Decision on South Africa’s Zuma to be reached in ‘coming days,’ deputy president says

This file photo taken Dec. 16, 2017, shows South Africa's president Jacob Zuma speaking during the 54th ANC (African National Congress) national conference in Johannesburg. (AFP Photo)
This file photo taken Dec. 16, 2017, shows South Africa's president Jacob Zuma speaking during the 54th ANC (African National Congress) national conference in Johannesburg. (AFP Photo)

South Africa's African National Congress party leader Cyril Ramaphosa said Wednesday he is holding direct talks with President Jacob Zuma over a transition and matters relating to Zuma's position as president of the country.

In a statement, Ramaphosa said he expected that a decision would be reached in "coming days," adding the process was an opportunity to conclude the matter without causing discord or division in the country.

Ramaphosa said he was involved in "constructive" talks with Zuma and that postponement of the ruling ANC party's emergency talks "will enable President Zuma and myself to conclude our discussions and report back to our organization and the country in the coming days."

Zuma, in power since 2009 and beset by corruption allegations, has been in a weakened position since Deputy President Ramaphosa replaced him as ANC leader in December. Ramaphosa has talked of a transition of power since he took over as leader of the ANC, and many see Zuma as a lame duck president.

South Africa's ruling ANC party late Tuesday postponed a meeting of its highest body which had been expected to decide on the potential removal of Zuma from office.

The meeting planned for Wednesday had been delayed until Feb. 17, the African National Congress said in a statement.

Earlier Tuesday, it was announced that the state of the nation address, due to be delivered by Zuma on Thursday, had been postponed.

"We have, regrettably, come to the conclusion that there is little likelihood of an uneventful joint sitting of parliament this coming Thursday," said parliamentary speaker Baleka Mbete, referring to the "disruption, anarchy and chaos" of past years in which opposition legislators heckled Zuma and were dragged out of the chamber by security guards.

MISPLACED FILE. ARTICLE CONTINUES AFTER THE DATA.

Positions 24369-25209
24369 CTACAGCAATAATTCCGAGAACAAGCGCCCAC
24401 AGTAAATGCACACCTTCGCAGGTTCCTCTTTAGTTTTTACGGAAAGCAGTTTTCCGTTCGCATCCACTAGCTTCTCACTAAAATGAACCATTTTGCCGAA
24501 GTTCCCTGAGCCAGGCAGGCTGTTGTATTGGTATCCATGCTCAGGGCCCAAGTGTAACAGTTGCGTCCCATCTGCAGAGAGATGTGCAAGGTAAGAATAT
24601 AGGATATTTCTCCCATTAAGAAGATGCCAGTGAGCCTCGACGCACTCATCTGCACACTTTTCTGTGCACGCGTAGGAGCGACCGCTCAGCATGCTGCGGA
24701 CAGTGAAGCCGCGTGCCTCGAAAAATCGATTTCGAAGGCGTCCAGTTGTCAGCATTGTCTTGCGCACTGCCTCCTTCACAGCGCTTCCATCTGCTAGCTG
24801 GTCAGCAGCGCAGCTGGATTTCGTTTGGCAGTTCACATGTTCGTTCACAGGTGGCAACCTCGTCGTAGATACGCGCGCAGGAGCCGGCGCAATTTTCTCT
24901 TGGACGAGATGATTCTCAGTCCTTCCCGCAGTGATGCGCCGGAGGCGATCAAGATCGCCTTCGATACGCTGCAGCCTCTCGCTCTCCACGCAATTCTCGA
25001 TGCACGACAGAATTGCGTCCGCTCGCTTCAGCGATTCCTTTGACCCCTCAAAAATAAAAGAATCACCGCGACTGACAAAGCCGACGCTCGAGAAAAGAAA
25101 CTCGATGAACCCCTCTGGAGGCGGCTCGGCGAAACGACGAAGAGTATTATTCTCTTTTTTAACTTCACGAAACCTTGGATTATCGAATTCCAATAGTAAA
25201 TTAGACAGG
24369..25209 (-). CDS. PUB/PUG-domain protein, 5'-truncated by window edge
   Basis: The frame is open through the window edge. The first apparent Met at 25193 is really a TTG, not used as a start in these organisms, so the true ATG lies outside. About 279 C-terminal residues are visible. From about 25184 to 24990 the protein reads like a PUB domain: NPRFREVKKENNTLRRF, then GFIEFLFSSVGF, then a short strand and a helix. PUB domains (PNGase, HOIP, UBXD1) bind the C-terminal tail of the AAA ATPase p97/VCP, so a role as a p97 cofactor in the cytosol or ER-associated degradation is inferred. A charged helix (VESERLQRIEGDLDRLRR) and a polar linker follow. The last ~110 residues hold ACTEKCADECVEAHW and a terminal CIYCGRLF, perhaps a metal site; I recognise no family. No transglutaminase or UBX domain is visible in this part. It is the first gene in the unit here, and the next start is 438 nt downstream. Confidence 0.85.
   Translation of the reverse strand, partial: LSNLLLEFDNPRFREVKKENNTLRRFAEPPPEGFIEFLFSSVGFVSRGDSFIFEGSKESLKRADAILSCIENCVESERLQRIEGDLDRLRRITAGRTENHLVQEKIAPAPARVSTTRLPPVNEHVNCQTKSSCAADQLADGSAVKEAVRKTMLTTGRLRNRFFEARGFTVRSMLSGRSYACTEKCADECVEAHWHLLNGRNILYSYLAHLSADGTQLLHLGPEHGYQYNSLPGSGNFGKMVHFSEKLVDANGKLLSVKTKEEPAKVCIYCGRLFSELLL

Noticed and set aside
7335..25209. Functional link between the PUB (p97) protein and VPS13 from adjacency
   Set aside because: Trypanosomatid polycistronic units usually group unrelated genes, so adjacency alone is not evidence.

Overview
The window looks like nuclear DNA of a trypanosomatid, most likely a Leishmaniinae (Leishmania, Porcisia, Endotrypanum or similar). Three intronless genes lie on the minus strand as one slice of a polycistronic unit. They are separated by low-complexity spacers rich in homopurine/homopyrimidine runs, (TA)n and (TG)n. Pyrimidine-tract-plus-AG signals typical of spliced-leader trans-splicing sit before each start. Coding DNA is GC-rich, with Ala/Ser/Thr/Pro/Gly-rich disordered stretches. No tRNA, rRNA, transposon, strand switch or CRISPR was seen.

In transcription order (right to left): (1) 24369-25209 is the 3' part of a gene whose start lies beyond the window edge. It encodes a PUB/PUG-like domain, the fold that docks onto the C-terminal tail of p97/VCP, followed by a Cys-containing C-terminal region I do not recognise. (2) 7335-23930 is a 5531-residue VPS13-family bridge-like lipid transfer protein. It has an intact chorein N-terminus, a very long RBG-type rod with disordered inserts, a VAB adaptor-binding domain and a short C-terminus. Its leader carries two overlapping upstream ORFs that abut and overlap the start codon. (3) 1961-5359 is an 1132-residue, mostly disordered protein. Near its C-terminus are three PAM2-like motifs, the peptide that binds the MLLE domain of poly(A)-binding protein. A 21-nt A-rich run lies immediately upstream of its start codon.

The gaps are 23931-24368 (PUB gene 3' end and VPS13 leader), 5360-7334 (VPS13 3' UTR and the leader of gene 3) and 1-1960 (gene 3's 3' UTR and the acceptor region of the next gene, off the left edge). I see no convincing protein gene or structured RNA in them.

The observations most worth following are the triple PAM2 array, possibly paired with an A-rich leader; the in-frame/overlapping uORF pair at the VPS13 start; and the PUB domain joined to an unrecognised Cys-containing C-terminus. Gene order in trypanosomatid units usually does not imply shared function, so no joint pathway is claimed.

The president's office confirmed that Zuma had requested a delay "due to certain developments" that would thwart a successful parliament session.

There have been reports that Zuma - who faces hundreds of allegations of corruption from his two terms in office and possible jail time - is digging in his heels and refusing to step down.

On Wednesday, Zuma called a social media report that Russian President Vladimir Putin was going to visit the country this week "fake news," and denied allegations by opponents that he is preparing to fire Ramaphosa.

The presidency released pictures Wednesday of the two men sitting together and smiling at a cabinet committee meeting in Cape Town.

Many in the party want to see businessman and Deputy President Ramaphosa replace Zuma, who has badly tarnished the reputation of the party once synonymous with Nelson Mandela.

Zuma is accused of allowing "state capture" by a wealthy Indian business family, the Guptas, who were granted lucrative business deals and possibly even influenced ministerial appointments.

In a strongly-worded statement the Nelson Mandela Foundation said Tuesday that Zuma "must go, sooner rather than later."

"He must go because he has demonstrated that he is not fit to govern. We call on the state to hold him accountable for his actions," it said.

"Some things cannot be pardoned."

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